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Books by and about 2020 presidential candidates
Crippled America,
by Donald J. Trump (2015)
Fire and Fury,
by Michael Wolff (2018)
Trump Revealed,
by Michael Kranish and Marc Fisher (2016)
The Making of Donald Trump,
by David Cay Johnston (2016)
Promise Me, Dad ,
by Joe Biden (2017)
The Book of Joe ,
by Jeff Wilser (2019; biography of Joe Biden)
The Truths We Hold,
by Kamala Harris (2019)
Smart on Crime,
by Kamala Harris (2010)
Guide to Political Revolution,
by Bernie Sanders (2017)
Where We Go From Here,
by Bernie Sanders (2018)
Our Revolution,
by Bernie Sanders (2016)
This Fight Is Our Fight,
by Elizabeth Warren (2017)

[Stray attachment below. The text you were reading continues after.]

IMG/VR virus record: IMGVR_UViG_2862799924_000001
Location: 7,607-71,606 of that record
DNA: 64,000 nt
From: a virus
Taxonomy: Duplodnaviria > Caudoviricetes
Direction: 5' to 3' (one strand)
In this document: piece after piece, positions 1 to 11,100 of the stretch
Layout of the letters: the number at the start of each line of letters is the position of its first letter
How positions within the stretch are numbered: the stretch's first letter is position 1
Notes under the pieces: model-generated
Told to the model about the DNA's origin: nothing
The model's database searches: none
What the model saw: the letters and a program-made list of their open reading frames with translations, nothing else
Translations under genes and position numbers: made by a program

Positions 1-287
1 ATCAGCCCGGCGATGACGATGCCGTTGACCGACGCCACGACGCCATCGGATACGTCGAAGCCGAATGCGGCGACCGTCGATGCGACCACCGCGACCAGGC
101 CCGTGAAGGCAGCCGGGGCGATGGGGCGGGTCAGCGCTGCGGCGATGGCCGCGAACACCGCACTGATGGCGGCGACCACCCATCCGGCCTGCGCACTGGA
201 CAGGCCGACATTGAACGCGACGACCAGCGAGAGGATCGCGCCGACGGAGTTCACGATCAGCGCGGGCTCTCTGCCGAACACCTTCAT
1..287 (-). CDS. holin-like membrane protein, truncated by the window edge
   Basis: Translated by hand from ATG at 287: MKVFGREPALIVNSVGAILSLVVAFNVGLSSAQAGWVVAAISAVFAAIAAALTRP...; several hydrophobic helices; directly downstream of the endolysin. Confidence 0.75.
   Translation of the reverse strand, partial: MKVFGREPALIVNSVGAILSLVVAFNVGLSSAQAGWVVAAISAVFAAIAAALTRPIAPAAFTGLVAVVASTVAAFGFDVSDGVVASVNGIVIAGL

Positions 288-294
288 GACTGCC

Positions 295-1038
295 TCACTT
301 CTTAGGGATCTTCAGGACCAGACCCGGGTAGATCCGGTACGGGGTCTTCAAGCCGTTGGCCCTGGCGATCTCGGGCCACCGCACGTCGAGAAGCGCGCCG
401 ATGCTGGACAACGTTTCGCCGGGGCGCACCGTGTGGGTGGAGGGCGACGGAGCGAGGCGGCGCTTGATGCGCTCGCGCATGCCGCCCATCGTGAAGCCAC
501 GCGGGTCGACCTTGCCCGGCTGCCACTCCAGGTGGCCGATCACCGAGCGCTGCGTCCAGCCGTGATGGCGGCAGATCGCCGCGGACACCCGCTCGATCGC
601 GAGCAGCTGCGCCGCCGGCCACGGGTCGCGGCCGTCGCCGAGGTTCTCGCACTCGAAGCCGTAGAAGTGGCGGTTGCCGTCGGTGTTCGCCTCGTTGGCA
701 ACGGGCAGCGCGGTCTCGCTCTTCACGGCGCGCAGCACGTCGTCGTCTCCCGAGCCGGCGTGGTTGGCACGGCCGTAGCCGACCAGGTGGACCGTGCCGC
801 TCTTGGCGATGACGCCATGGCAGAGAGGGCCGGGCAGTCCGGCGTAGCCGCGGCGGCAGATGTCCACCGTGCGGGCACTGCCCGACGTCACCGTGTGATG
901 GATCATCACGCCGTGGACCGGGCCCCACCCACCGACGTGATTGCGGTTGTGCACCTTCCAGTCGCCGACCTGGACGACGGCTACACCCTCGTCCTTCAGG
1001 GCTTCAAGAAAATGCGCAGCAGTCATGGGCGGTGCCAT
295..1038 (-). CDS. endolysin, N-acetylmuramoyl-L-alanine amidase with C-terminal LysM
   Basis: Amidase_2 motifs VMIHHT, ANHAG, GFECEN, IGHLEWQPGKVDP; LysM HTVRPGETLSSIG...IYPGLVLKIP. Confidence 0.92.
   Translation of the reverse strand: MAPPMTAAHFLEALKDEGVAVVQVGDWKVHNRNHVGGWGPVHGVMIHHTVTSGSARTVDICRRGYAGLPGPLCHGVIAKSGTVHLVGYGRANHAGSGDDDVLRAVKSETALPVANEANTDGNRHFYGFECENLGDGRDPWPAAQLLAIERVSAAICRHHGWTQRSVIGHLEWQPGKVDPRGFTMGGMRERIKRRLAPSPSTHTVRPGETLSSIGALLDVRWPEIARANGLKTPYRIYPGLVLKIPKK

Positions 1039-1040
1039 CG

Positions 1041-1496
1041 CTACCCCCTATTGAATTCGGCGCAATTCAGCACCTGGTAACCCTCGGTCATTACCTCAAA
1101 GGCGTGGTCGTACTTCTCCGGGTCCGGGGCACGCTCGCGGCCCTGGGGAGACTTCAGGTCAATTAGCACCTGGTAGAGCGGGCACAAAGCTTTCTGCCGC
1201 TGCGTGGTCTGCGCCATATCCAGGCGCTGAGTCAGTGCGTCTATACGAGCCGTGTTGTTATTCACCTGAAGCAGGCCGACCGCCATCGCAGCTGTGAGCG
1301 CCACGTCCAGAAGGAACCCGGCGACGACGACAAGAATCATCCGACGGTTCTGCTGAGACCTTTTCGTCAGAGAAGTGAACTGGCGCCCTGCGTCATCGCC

by Cory Booker (2016)
Conscience of a Conservative,
by Jeff Flake (2017)
Two Paths,
by Gov. John Kasich (2017)
Every Other Monday,
by Rep. John Kasich (2010)
Courage is Contagious,
by John Kasich (1998)
Shortest Way Home,
by Pete Buttigieg (2019)
by Michelle Obama (2018)
Higher Loyalty,
by James Comey (2018)
The Making of Donald Trump,
by David Cay Johnston (2017)
Higher Loyalty ,
by James Comey (2018)
Trump vs. Hillary On The Issues ,
by Jesse Gordon (2016)
Outsider in the White House,
by Bernie Sanders (2015)

Book Reviews

(from Amazon.com)

(click a book cover for a review or other books by or about the presidency from Amazon.com)

Playing Bigger Than You Are
A Life in Organizing

by Stewart Acuff (Introduction by Bernie Sanders)

(Click for Amazon book review)

Click here for 3 full quotes from Bernie Sanders in the book Intro to Playing Bigger, by Bernie Sanders.
OR click on an issue category below for a subset.

BOOK REVIEW by OnTheIssues.org: